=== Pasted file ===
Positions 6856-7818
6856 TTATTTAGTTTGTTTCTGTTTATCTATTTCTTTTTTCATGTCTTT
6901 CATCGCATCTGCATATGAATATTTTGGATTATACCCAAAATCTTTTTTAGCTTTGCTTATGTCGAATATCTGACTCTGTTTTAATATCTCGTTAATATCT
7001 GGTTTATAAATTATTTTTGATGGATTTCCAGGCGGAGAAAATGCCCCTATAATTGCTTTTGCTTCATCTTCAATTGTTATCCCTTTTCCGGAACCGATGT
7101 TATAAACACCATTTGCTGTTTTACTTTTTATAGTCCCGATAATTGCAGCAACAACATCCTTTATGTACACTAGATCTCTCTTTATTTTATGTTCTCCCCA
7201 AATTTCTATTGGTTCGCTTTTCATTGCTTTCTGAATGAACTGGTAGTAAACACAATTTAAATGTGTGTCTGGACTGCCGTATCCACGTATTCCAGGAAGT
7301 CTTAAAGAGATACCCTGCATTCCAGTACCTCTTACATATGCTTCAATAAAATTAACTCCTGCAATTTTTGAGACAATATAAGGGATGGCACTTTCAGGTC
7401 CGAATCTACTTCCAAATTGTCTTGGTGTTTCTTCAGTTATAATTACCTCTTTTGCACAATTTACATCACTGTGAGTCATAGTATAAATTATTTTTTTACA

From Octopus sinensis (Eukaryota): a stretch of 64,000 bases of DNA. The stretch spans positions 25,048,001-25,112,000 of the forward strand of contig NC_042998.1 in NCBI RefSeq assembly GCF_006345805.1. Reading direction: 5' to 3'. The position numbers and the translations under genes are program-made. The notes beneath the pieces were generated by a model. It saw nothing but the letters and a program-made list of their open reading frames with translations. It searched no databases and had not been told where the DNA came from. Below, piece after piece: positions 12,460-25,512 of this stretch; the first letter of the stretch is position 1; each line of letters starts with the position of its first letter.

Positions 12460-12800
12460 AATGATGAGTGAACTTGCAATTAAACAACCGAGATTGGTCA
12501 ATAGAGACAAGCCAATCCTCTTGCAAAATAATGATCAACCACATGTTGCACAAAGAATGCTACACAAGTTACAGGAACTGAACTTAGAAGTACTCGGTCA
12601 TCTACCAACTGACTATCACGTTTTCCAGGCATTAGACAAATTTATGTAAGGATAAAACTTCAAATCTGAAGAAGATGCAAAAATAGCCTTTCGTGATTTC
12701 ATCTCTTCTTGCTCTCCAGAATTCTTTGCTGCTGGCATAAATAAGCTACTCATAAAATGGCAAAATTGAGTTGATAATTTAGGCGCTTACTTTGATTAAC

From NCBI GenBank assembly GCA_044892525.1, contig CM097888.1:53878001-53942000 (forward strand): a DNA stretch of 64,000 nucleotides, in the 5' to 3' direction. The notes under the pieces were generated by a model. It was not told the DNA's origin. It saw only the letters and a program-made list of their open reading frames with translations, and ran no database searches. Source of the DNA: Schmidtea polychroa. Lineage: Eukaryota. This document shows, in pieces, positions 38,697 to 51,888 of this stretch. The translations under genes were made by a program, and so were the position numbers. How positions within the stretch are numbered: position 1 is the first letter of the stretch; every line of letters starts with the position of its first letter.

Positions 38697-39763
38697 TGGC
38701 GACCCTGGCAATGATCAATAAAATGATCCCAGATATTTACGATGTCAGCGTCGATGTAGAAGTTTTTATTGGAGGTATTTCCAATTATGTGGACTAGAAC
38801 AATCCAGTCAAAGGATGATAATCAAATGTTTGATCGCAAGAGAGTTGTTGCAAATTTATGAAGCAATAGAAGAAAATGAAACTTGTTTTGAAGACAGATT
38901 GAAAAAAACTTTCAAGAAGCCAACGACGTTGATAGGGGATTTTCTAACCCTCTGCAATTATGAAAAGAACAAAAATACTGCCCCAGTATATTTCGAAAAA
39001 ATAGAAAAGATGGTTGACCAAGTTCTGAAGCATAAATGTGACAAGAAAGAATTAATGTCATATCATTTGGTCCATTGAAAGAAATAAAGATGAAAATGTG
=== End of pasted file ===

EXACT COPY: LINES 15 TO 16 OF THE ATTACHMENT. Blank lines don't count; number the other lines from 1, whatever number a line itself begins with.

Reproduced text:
From NCBI GenBank assembly GCA_044892525.1, contig CM097888.1:53878001-53942000 (forward strand): a DNA stretch of 64,000 nucleotides, in the 5' to 3' direction. The notes under the pieces were generated by a model. It was not told the DNA's origin. It saw only the letters and a program-made list of their open reading frames with translations, and ran no database searches. Source of the DNA: Schmidtea polychroa. Lineage: Eukaryota. This document shows, in pieces, positions 38,697 to 51,888 of this stretch. The translations under genes were made by a program, and so were the position numbers. How positions within the stretch are numbered: position 1 is the first letter of the stretch; every line of letters starts with the position of its first letter.

Positions 38697-39763